Judit Simon, MD, PhD
Massachusetts General Hospital
Radiology, Thoracic Imaging and Intervention
Judit Simon MD PhD, Peter Mikhael BSc, Ismail Tahir MB BCh BAO, Alexander Graur Cand Med, Amanda Fata BA, Jo-Anne Shepard MD, Francine Jacobson MD PhD, Regina Brazilay PhD, Lecia V Sequist MD MPH, Lydia E Pace MD, Florian J Fintelmann MD
Florian J Fintelmann, MD
A validated open access deep learning algorithm called Sybil can accurately predict long-term lung cancer risk from a single low-dose chest computed tomography (LDCT) scan and its accuracy exceeds clinical risk assessment. Sybil was trained on predominantly (60%) men and use of artificial intelligence algorithms trained on imbalanced cohorts may lead to inequitable outcomes in real-world settings.
We aimed to study whether Sybil works equally well in both sexes.
We included participants who underwent lung cancer screening LDCT at Brigham and Women’s Hospital and Massachusetts General Hospital between 2014 and 2019. Patients without follow-up were excluded. Patients diagnosed with lung cancer according to the institutional cancer registry within 6 years after the baseline LDCT were considered confirmed lung cancers. Those without a lung cancer diagnosis in the cancer registry and one or more negative follow-up LDCT were considered as negative for lung cancer. Area under the curve (AUC) values for women and men were compared with the DeLong-test.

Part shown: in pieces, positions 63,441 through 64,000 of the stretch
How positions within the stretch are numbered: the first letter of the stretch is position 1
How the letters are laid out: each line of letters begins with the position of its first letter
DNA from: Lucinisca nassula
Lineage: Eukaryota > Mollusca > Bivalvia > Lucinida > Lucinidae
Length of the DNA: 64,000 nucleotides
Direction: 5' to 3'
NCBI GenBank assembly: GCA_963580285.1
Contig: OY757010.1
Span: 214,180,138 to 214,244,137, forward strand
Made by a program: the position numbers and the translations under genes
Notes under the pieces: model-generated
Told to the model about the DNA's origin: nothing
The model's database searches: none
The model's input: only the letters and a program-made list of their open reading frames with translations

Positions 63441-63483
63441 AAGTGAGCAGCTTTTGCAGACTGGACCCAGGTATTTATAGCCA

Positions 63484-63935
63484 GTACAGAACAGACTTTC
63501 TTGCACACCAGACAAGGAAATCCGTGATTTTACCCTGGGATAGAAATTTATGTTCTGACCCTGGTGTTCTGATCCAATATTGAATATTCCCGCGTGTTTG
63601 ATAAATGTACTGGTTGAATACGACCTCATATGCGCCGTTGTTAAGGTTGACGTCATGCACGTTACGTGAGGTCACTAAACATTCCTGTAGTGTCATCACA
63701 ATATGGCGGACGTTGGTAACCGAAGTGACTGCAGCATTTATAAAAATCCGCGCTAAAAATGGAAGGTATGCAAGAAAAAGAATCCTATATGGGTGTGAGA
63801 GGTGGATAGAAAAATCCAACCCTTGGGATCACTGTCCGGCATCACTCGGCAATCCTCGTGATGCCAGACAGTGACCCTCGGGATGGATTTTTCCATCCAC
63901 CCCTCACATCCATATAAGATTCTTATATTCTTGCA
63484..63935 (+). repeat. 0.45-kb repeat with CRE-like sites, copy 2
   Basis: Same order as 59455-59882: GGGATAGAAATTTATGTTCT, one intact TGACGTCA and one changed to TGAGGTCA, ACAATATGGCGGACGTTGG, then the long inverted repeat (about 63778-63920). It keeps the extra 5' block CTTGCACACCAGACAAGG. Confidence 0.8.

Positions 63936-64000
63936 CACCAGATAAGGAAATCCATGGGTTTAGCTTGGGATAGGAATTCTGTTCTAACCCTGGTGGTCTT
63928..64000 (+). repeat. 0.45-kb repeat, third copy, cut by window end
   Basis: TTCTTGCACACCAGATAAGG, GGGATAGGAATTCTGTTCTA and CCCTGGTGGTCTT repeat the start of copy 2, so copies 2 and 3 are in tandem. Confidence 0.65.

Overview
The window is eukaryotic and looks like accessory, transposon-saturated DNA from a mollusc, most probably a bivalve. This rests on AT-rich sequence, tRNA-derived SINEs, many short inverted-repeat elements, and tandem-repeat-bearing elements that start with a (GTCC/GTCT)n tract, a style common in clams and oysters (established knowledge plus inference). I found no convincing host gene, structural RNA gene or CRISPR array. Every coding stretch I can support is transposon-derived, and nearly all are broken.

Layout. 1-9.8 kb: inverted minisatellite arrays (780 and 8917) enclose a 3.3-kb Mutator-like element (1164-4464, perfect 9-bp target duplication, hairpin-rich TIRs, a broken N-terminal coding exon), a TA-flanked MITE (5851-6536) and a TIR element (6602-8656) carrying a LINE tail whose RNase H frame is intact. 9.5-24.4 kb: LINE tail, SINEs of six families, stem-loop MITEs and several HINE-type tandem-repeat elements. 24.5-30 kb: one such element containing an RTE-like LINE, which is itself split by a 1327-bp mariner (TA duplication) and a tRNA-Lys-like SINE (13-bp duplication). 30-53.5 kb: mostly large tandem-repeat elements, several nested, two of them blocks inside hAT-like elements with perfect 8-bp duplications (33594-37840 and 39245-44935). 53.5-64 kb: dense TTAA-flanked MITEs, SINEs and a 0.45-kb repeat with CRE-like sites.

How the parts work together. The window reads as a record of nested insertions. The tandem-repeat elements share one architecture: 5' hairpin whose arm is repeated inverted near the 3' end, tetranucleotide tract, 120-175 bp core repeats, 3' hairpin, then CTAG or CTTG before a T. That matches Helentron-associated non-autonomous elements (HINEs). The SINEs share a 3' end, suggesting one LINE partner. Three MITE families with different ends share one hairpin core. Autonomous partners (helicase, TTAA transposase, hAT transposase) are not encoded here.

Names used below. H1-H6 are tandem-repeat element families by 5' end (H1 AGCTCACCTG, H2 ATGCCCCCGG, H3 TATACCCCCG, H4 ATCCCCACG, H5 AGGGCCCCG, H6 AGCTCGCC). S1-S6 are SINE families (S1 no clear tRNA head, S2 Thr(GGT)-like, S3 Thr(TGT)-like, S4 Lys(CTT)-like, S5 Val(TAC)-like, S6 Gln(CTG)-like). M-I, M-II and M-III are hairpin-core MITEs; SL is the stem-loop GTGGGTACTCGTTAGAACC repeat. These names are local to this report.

After exclusion, 10,588 LDCTs from 6,141 patients (47.1% women, mean age 64.9±6.2) were analyzed. Sybil achieved AUCs of 0.89 (95%CI: 0.85-0.93) for women and 0.89 (95%CI: 0.85-0.94) for men at 1 year, 0.85 (95%CI: 0.80-0.90) for women and 0.82 (95%CI: 0.77-0.88) for men at 2 years, 0.83 (95%CI: 0.78-0.88) for women and 0.81 (95%CI: 0.76-0.87) for men at 3 years, 0.83 (95%CI: 0.78-0.88) for women and 0.80 (95%CI: 0.75-0.86) for men at 4 years and 0.84 (95%CI: 0.79-0.89) for women and 0.78 (95%CI: 0.72-0.84) for men at 5 years; all p>0.05. At 6 years, AUC was 0.87 (95%CI: 0.83-0.93) for women and 0.79 (95%CI: 0.72-0.86) for men, p=0.009.
Sybil can accurately predict future lung cancer risk in women and men. For predicting long-term lung cancer risk at 6 years, Sybil performs better in women than in men.”